Is Right to Rest a Right to Harass Business Owners?

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The controversial Right to Rest bill (HB19-1096) seeks to give the homeless rights which will directly impact the livelihoods of small business owners. What about their rights?

The challenges of being a small business owner

Susan Kochevar of the historic 88 Drive-in Theatre joins Kim on the show today. Kochevar is in the studio wearing her small business owner hat and today’s segments reflect that.

Kochevar and Kim discuss the recent success of February’s Vino & Veritas at Water’s Edge Winery, Kochevar’s work and experience with the Job Creator’s Network, and the benefits of President Trump’s tax policies for small business owners.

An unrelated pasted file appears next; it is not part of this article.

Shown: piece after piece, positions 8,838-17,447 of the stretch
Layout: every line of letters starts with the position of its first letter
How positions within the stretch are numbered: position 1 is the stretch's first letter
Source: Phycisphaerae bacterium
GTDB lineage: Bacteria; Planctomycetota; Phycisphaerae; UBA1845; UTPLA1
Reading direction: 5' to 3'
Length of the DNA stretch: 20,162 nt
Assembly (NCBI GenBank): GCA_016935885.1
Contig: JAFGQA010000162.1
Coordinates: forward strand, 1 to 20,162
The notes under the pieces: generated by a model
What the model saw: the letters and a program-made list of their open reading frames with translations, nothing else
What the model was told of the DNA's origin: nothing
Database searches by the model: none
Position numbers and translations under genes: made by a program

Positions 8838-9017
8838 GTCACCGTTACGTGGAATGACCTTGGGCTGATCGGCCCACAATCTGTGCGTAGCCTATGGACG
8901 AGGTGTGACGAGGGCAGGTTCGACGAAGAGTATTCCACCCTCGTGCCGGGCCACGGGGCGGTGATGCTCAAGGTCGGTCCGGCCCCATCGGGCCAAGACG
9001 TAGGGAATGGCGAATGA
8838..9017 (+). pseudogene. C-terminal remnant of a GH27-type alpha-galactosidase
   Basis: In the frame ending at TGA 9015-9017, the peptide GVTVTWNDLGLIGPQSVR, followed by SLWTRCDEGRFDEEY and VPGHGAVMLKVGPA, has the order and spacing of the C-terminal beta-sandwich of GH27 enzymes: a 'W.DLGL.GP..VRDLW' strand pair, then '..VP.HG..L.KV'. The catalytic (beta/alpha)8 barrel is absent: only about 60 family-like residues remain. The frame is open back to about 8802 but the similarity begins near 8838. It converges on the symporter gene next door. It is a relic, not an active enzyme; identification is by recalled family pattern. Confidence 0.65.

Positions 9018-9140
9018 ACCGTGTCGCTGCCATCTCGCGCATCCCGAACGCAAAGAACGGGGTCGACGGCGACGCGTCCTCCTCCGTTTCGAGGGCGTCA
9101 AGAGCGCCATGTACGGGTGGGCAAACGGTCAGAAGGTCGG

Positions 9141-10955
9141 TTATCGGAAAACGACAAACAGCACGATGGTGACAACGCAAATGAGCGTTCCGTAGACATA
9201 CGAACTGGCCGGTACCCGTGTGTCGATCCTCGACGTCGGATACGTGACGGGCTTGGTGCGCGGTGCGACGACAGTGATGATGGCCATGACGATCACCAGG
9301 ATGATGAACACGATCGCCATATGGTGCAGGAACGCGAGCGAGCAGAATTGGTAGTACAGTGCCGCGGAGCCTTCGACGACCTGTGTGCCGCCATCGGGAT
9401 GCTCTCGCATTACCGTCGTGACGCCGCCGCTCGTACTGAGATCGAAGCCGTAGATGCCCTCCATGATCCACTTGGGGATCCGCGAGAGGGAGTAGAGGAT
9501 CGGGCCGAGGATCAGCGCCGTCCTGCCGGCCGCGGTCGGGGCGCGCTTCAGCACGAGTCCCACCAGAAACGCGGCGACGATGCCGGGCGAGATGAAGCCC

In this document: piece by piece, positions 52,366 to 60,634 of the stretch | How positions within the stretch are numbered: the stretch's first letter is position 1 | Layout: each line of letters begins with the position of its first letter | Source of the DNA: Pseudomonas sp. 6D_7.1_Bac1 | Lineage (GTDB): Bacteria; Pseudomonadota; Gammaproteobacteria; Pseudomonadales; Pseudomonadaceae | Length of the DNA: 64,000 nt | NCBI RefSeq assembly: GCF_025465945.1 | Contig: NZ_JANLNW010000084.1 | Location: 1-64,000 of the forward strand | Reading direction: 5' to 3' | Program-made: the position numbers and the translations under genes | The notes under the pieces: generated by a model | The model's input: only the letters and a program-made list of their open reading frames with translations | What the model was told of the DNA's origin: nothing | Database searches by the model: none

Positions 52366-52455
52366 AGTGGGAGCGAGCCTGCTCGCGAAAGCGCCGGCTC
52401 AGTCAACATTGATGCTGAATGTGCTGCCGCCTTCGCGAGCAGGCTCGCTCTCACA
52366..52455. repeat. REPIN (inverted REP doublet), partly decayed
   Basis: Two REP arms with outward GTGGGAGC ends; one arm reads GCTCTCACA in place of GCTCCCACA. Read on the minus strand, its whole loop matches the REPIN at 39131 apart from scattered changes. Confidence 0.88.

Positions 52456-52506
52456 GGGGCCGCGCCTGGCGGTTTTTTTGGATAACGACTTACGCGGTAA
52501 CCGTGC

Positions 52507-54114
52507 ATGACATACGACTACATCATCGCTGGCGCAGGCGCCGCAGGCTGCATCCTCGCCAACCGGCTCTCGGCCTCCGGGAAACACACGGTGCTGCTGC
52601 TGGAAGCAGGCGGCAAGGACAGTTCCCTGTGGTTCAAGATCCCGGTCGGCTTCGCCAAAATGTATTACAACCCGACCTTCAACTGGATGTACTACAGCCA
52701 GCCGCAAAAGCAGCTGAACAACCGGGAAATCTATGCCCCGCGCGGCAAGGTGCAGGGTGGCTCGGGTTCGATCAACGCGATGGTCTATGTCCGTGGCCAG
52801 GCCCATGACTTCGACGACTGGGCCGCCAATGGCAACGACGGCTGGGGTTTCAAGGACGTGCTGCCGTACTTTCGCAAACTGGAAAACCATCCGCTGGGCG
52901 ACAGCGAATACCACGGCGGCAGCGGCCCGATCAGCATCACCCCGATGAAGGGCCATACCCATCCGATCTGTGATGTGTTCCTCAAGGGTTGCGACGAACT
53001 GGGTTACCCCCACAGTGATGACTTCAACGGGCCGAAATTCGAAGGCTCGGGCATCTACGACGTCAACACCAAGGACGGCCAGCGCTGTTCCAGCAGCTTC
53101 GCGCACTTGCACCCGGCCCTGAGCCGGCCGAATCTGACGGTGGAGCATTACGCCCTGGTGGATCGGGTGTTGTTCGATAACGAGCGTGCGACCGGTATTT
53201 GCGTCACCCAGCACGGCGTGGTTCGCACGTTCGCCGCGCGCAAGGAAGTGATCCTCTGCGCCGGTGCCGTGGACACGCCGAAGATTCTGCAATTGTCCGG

Right to Rest and its potential to impact business owners?

Jovan Melton, a Democrat representing Aurora, is the sponsor of HB19-1096. The bill allows the homeless to camp out in public spaces, to sleep in cars, and to eat in public spaces where food is allowed. The bill seems reasonable on its face until you consider the points Kochevar raises about the relentless campaign Occupy Denver has waged against the Corner Bakery. Or the way the homeless seem to have taken over the 16th Street Mall and other parts of downtown.

Why should the homeless be given a set of rights apart from the rest of the citizenry? Aren’t we all equal? And with the actions some homeless are exhibiting, what is the potential for abuse and harm to small business owners? Would you be willing to buy food from a pizza stand surrounded by trash and homeless people in sleeping bags? Let us know your thoughts in the comments.

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